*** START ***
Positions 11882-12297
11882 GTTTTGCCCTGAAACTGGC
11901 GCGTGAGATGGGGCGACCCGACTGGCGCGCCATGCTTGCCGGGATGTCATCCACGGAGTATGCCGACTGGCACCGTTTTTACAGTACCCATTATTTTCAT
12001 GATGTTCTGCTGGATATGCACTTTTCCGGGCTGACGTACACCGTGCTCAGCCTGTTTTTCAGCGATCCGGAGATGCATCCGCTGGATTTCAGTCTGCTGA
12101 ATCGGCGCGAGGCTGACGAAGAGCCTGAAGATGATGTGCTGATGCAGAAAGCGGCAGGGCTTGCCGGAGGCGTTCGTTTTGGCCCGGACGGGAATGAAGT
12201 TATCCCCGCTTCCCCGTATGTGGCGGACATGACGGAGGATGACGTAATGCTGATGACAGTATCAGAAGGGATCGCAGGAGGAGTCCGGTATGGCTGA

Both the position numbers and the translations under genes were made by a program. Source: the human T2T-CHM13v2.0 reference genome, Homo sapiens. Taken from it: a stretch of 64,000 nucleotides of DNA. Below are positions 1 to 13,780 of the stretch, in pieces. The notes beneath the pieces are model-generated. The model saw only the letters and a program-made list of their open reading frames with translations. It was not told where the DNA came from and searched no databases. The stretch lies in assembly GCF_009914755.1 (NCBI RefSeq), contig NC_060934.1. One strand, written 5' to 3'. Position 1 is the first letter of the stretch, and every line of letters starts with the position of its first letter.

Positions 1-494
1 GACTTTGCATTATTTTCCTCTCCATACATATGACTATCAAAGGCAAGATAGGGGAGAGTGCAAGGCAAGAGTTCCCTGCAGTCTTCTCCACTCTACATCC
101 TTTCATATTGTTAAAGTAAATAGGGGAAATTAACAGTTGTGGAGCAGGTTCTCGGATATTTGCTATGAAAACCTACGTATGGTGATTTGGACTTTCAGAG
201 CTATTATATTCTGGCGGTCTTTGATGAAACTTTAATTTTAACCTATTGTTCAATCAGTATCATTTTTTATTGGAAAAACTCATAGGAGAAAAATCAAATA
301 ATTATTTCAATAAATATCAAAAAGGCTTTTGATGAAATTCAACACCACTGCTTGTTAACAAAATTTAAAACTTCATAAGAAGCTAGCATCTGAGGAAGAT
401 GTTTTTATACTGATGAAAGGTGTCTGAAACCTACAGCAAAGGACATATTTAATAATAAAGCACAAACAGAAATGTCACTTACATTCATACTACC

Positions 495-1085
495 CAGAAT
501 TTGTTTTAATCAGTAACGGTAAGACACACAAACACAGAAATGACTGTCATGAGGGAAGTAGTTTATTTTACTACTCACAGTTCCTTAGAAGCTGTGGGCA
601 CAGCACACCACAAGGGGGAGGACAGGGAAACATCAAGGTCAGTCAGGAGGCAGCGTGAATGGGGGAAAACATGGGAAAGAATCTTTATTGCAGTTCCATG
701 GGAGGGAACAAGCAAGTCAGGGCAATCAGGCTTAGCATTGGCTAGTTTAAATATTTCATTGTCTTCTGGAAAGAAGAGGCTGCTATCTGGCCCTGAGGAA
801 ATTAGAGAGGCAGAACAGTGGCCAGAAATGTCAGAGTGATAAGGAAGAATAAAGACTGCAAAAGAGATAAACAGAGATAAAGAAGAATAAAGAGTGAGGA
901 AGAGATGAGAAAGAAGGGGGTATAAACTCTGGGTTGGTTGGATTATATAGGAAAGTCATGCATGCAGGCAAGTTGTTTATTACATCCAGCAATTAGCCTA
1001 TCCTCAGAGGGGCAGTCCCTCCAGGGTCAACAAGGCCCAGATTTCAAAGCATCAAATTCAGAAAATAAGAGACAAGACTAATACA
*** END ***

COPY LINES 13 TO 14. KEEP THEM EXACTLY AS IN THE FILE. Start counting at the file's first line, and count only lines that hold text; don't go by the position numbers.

401 GTTTTTATACTGATGAAAGGTGTCTGAAACCTACAGCAAAGGACATATTTAATAATAAAGCACAAACAGAAATGTCACTTACATTCATACTACC

Positions 495-1085